BRUSSELS (AP) — NATO defense ministers attending a two-day meeting starting Wednesday will discuss boosting arms supplies to Ukraine and Sweden and Finland’s bids to join the transatlantic military alliance, said Secretary General Jens Stoltenberg.

The meeting, less than two weeks before a summit of NATO leaders in Madrid, comes with Kyiv pleading with the West to send more and heavier weapons to help repel Russia’s assault in the east from Ukraine.

“The Allies are determined to continue to provide the military equipment Ukraine needs to prevail, including heavy weapons and long-range systems,” Stoltenberg said.

He added that Ukrainian President Volodymyr Zelenskyy would be invited to address the Madrid summit on June 29-30, either in person or via video conference.

Increased arms supplies cannot come soon enough for Ukrainian forces to fight to prevent Russia from taking control of their country’s industrial east after more than 3.5 months of war.

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In his nightly address to the nation, Zelenskyy on Tuesday pleaded for more and faster deliveries of Western weapons, specifically asking for missile defense systems.

US Secretary of Defense Lloyd Austin is hosting a meeting of about 50 countries at NATO headquarters in Brussels on Wednesday to discuss arms deliveries to Ukraine.

Ukrainian Deputy Defense Minister Hanna Malyar said on Tuesday that the invaded nation’s army had received only about 10% of the Western weapons it had requested “to create parity with the Russian army. “.

“No matter how hard Ukraine tries, no matter how professional our army is, without the help of Western partners we cannot win this war,” Malyar told a televised news conference.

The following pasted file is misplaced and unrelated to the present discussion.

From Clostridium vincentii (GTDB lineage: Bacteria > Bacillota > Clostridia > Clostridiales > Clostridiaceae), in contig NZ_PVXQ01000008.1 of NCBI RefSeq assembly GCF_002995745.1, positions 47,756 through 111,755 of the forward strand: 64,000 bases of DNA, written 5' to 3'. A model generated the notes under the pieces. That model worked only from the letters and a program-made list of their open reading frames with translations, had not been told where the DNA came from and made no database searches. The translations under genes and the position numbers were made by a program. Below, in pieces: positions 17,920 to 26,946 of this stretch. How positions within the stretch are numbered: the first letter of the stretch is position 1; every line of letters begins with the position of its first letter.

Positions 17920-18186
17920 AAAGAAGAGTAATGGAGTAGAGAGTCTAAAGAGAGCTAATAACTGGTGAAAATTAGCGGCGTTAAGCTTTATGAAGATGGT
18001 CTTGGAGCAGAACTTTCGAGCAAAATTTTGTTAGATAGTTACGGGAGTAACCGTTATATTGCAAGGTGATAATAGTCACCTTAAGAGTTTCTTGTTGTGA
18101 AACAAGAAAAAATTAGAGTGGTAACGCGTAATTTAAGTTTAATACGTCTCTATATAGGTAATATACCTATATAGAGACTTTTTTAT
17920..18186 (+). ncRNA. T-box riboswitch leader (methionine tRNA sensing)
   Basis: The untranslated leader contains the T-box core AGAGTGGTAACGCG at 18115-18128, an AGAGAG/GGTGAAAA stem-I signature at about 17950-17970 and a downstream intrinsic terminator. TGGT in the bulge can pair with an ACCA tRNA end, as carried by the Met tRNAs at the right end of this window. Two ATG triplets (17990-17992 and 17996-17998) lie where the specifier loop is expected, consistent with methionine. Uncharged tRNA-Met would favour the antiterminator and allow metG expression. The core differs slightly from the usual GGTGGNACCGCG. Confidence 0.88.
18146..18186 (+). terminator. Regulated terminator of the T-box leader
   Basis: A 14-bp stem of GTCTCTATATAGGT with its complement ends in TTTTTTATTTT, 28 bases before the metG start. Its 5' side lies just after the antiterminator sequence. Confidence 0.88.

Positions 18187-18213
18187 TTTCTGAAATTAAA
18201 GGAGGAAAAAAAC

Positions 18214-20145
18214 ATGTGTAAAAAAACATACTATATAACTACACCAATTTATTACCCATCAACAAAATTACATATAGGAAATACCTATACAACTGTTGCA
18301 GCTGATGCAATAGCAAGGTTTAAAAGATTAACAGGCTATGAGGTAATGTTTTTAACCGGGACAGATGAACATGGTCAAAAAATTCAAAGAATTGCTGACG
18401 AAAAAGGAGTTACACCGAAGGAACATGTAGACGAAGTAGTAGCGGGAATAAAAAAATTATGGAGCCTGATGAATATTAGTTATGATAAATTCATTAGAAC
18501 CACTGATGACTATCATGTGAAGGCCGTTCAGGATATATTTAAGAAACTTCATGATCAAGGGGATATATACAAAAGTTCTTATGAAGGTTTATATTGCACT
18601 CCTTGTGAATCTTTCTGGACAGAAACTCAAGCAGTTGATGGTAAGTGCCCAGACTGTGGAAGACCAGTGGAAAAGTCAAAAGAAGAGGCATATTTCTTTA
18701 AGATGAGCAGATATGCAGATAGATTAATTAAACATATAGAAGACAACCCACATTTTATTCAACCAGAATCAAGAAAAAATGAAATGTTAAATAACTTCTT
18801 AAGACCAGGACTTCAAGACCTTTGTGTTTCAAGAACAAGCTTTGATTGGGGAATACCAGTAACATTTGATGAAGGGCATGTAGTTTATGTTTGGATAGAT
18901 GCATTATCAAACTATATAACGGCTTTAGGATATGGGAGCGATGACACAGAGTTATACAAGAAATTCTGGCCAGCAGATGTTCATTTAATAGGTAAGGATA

She said Ukraine uses 5,000 to 6,000 artillery shells a day, while Russia uses 10 times more.

The NATO meeting opens with a working dinner on Wednesday evening during which ministers will meet with their counterparts from Ukraine, as well as Georgia, Sweden, Finland and the European Union.

“It will be an opportunity for Defense Minister (Oleksii) Reznikov to brief us on what Ukraine urgently needs. And for NATO allies to make further announcements of support for Ukraine,” Stoltenberg said.

Defense ministers meeting this week also plan to discuss moves to bolster forces along NATO’s eastern flank and elsewhere, which have accelerated since Russia’s invasion of Ukraine.

“This will mean more presence, more capabilities and greater readiness, with more combat formations deployed forward from NATO to reinforce our battlegroups in the East, more air, sea and cyber defences, pre-positioned equipment and stockpiles of weapons,” Stoltenberg said.

He would not commit to a timetable for the accession of Sweden and Finland to NATO. Turkish President Recep Tayyip Erdogan is blocking membership applications as he accuses Nordic countries of supporting Kurdish militants Turkey considers terrorists.

“My goal is to resolve this issue as soon as possible, but as we are multiple nations involved in this process, there is no way of telling you exactly when we will resolve it,” Stoltenberg said.

Due to Turkey’s concerns, “it will take longer than initially planned,” he said.

Erdogan signaled on Wednesday that he would not back down.

“We will certainly not change our position until Sweden and Finland take clear, concrete and determined steps in the fight against terrorism,” Erdogan said in a speech to lawmakers from his ruling party.

The 30 members of NATO must agree to admit new members.

British Defense Secretary Ben Wallace told a meeting in Oslo on Wednesday that the ambition of the NATO summit in Madrid was to ensure “that Sweden and Finland successfully take the next step towards ‘membership of NATO’.

“I think it’s very important that we listen to and understand Turkey’s concerns and work towards a position where Turkey will support membership and indeed we can alleviate all those concerns,” Wallace said.

He added that the West must do more to support the Ukrainians who are struggling against the advances of much better equipped Russians.

“The Ukrainian forces in the east of the country, some of them have been on this front line for 90 days. They are exhausted. They are often, in terms of artillery, outnumbered at very, very high ratios “, did he declare.

Jan M. Olsen in Copenhagen, Denmark, and Suzan Fraser in Ankara, Turkey, contributed.

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